research and development branch. It continued its former function of
curriculum development, working closely with colleges, institutes and
the Ministries of Labour, Health and Human Resources. Among its tasks
were revisions to the carpentry and heavy duty mechanic apprenticeship
programs and the development of new provincial curricula in early
childhood education and home-maker training, currently in progress.
In the research area, two important studies were completed. The
technical feasibility of the satellite tele-education program (STEP) was
evaluated and specific recommendations made regarding program
content, audience participation and technical production. A survey of
welders was undertaken and a comprehensive report written
recommending changes to the present training system to reflect better
the needs of industry.
The branch also co-ordinated several training improvement projects
funded by the Canada Employment and Immigration Commission.
31
 DIVISION OF CONTINUING
EDUCATION
The 1977/78 year was one of steady growth for adult and continuing
education in British Columbia. Following recommendations of the
1976/77 report of the special committee on continuing and community
education, several projects were undertaken. Studies on English as a
second language, women's programs in post-secondary institutions and
adult special education were commissioned. In addition, adirectory of all
provincial government and adult education programs and services was
published and distributed.
In recognition of the need for community education and basic literacy
programs, a system was introduced to encourage innovative
programming on the part of the various post-secondary institutions.
Similarly a French-language special project system was successfully
implemented to provide opportunities for adults wishing to learn the
French language or to improve their knowledge of the French-Canadian
culture.
Participation Rate in ADULT EDUCATION *
NON-CREDIT COURSES
1971/72-1976/77
jf: Rate per 1000 population (out of school and over 15 years old)
MAN.
SASK.
ALTA.
 Within the ministry the school district adult education grant-aid system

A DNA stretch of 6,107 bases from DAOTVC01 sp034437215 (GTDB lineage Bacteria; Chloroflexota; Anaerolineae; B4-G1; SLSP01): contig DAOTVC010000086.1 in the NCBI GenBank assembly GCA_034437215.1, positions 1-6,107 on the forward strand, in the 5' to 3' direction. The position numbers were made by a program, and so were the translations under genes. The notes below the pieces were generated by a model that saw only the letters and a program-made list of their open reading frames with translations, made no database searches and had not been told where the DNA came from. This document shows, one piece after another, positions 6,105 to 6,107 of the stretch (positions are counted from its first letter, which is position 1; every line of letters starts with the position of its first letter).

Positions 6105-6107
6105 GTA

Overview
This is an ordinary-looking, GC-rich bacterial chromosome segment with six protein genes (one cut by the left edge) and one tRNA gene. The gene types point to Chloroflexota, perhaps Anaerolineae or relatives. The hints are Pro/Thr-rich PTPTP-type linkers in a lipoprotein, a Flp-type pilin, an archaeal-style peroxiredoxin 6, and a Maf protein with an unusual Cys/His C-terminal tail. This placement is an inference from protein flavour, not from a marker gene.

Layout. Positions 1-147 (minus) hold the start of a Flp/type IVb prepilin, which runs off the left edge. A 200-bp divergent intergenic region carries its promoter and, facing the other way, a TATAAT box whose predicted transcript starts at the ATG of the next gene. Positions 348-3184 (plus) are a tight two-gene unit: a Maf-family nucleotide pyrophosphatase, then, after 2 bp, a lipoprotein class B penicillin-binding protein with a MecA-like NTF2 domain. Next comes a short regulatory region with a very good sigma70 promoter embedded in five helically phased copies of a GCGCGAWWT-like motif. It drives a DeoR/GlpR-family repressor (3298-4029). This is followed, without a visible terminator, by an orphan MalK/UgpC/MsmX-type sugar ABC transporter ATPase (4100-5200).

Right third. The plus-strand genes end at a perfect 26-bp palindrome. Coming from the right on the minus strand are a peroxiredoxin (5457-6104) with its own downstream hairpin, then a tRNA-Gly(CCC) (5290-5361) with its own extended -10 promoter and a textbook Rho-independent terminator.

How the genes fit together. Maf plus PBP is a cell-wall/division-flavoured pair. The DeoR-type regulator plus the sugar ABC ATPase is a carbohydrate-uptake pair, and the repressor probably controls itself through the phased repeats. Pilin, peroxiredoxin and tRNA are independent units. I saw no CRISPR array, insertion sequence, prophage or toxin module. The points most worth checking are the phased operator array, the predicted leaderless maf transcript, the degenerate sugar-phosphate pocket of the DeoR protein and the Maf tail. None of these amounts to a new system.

was maintained with an ever-increasing number of new programs. English
for New Canadians classes continued to be a major program area, as did
small business management.
DIVISION OF MANAGEMENT
SERVICES
In the past year the roles of the division of management services
included the monitoring of the efficiency of the system, the allocation of
college and institute budgets, the co-ordination of the development of
manpower plans, and the provision of administrative services to the
department.
One specific accomplishment during the year was the co-ordination of
significantly-expanded vocational programming to provide young
people with the type of training required to enable them to better
compete in the job market. The division also played a major role in the
continuing process of developing an overall budgeting and reporting
system for the colleges and institutes which will enable the ministry,
provincial councils and college boards to make better decisions regarding
their allocation of funds to programs.
The division assisted in the implementation of the new Colleges and
Provincial Institutes Act and with the development and activities of the
new councils it created, especially the Management Advisory Council to
which it provided the support services.
COLLEGES AND INSTITUTES
The proclamation of many sections of the Colleges and Provincial
Institutes Act occurred during the school year and as a result a number of
new governing bodies and institutions wereestablished. They include the
three councils already mentioned and five institutes—the Pacific
Vocational Institute, the Emily Carr College of Art, the Pacific Marine
Training Institute, the Justice Institute of British Columbia, and the Open
Learning Institute. The new institutes, which are designed to serve the
whole province in their specialized fields, complement the 14 colleges
located throughout the province to meet regional needs.
Enrolment in the colleges and institutes increased enough to more than
offset a slight drop in university enrolments. Detailed tables in the
statistical section of this report provide the breakdown, but generally
there was a large increase in the part-time non-vocational enrolment (15
per cent) and an even larger increase in full-timeand part-time vocational
enrolment (26 per cent). This information indicates the results of the
increased emphasis placed upon vocational education by the ministry.
33
 Vocational
Career/Tech
Vocational
Career/Tech
CAMOSUN
Vocational
Academic
SELKIRK
CAPILANO
fflSI
Vocational
^
Career/Tech
I
M
31.14 IjJJr
NORTHERN LIGHTS NORTH ISLAND
CARIBOO
NORTHWEST
DOUGLAS
Vocational
OKANAGAN
Full and Part-time
COLLEGE
ENROLMENTS
1977-78
VANCOUVER
TOTAL
34
 Academic Council
The Academic Council was established in February, 1978, under
authority of the Colleges and Provincial Institutes Act, and Dr. Ian
McTaggart Cowan was named its chairman. The council was given
responsibility for academic transfer programs, the majority of the
technological programs at the colleges and provincial institutes, and a
number of career programs. In these areas the council is responsible for
establishing advisory committees and articulation committees, and for
reviewing financial requests and allocating the funds available.
The council will maintain effective contact with the colleges and
institutes so as to understand the different circumstances within which
each operates, its teaching objectives, the limitations imposed by
geography and demography and its plans for the future. To this end the